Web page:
Performing consistent, regular backups of critical business data is a vitally important part of any recovery strategy. When treated as an afterthought or merely as a checkbox item on an annual IT audit, the risks of losing critical data are significantly elevated. For these reasons, it is important to establish a disciplined regiment of data protection defined by a set of clear backup policies that can be closely followed and monitored by IT professionals and business owners alike.
What is a backup policy?
A backup policy is a pre-defined, set schedule whereby information from applications such as Oracle, Microsoft SQL, email server databases and user files are copied to a safe place to ensure data recoverability in the event of accidental data deletion, corrupted information or some kind of a system outage. The safe place could be a local storage device and / or an off-site location. The policies will typically have a default protection scheme for most of the devices in the environment, with additional policies for certain critical applications or data.
For example, a default backup policy for all application data may be a nightly backup to a NAS Drive from Monday to Friday which is kept on-site to facilitate local recovery, and a second, duplicated set of data is sent off-site for storage in a secure location, this could be your cloud provider. Critical business data may be further protected by a super-set of policies. This might specify that, in addition to nightly backups, point-in-time snapshots of in-use data should be taken and replicated at frequent intervals during the business day to provide rapid, granular data and application recoverability.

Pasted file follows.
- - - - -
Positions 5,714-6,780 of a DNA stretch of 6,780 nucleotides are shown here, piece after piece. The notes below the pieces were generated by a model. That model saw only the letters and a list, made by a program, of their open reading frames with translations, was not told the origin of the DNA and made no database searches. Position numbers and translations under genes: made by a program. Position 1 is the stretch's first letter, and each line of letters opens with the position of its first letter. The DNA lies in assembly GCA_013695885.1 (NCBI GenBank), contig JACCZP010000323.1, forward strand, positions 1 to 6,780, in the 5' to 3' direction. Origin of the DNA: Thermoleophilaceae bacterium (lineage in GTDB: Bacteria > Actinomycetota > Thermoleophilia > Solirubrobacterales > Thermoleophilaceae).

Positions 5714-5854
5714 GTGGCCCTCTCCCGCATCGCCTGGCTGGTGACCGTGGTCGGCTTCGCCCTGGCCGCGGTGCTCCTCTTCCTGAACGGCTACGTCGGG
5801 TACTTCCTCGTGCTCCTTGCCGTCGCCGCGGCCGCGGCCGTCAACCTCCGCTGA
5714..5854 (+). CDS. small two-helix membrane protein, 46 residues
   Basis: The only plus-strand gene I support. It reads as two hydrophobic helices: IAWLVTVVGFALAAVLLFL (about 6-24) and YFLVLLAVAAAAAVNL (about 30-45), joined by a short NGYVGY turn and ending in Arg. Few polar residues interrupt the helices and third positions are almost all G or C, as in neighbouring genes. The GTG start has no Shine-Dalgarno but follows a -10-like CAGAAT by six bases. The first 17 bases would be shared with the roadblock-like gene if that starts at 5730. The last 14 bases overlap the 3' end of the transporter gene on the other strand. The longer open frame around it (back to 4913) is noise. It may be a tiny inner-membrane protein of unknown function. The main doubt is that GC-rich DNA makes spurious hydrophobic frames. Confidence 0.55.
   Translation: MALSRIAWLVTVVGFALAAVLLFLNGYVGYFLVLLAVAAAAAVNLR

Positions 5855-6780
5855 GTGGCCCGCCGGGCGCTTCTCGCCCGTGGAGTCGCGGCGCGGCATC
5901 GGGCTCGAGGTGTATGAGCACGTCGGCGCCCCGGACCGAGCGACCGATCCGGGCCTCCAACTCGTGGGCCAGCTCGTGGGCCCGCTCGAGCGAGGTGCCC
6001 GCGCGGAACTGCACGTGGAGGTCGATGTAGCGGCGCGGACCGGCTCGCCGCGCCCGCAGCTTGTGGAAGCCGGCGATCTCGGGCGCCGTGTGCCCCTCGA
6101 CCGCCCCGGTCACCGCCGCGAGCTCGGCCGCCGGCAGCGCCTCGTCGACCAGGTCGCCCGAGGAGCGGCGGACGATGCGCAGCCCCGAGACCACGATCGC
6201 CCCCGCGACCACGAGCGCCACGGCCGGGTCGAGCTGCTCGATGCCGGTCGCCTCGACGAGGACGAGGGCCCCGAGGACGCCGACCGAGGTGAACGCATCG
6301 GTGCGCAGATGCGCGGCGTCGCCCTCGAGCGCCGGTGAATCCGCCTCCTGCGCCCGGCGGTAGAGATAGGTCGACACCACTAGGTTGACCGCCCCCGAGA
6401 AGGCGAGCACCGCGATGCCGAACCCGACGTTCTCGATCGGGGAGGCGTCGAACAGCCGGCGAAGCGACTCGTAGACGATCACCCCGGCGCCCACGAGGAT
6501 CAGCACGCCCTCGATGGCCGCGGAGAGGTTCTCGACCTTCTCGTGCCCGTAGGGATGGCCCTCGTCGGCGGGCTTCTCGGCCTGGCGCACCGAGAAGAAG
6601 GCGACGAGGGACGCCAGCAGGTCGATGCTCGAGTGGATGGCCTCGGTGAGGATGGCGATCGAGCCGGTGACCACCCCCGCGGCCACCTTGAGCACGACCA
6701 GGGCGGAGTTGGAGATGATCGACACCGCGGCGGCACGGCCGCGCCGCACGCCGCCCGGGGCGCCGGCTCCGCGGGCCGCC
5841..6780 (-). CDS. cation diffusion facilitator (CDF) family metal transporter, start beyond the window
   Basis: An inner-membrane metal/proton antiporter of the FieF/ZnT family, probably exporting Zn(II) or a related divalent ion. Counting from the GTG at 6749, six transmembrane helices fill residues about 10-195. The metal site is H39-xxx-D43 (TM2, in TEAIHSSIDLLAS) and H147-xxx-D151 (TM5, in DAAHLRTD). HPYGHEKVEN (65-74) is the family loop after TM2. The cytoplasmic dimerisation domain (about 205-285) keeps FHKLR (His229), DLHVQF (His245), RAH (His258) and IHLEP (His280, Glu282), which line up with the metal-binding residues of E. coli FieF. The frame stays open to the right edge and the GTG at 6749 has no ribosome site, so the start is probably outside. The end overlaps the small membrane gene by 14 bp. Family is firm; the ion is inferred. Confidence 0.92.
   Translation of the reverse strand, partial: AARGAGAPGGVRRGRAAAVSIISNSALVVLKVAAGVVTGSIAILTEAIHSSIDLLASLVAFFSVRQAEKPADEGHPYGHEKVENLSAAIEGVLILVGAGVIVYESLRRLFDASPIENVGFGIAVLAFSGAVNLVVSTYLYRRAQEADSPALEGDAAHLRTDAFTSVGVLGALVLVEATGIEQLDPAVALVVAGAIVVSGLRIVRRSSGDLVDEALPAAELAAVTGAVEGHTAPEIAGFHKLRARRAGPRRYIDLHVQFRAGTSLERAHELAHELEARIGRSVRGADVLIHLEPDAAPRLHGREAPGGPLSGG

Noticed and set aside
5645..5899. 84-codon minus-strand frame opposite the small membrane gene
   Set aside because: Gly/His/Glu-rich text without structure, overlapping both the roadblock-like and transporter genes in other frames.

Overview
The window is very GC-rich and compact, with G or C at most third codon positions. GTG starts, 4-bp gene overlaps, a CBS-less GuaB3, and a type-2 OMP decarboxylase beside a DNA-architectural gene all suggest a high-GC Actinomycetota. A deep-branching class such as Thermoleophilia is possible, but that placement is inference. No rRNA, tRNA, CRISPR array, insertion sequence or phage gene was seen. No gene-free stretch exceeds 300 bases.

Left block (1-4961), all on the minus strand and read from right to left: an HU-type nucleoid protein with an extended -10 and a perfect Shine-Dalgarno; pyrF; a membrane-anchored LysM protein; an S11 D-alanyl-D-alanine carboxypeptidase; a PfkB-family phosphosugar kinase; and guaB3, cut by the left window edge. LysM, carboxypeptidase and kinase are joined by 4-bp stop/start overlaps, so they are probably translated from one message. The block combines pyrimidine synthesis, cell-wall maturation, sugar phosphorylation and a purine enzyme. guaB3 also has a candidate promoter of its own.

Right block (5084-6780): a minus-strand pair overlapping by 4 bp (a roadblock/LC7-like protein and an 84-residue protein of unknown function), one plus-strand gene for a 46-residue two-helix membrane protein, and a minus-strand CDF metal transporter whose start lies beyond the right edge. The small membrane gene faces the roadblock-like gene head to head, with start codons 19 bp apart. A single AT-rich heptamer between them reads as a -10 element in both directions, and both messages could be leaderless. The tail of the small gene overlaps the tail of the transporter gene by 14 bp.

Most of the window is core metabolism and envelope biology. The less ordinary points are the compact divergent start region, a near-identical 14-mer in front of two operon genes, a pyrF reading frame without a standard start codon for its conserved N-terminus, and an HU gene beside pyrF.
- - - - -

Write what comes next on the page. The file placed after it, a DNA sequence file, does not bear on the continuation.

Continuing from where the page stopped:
In general, backup policies typically consist of capturing an initial full backup of data onto disk and/or tape, followed by a series of incremental or differential daily backups.
Regardless of which method is used, at a minimum, two backup copies should be maintained, one to enable on-site recovery and a second copy for vaulting to a secure off-site facility. That way, if the data centre were to be destroyed by a flood, fire or some other disaster, the off-site copy becomes the recovery copy of last resort.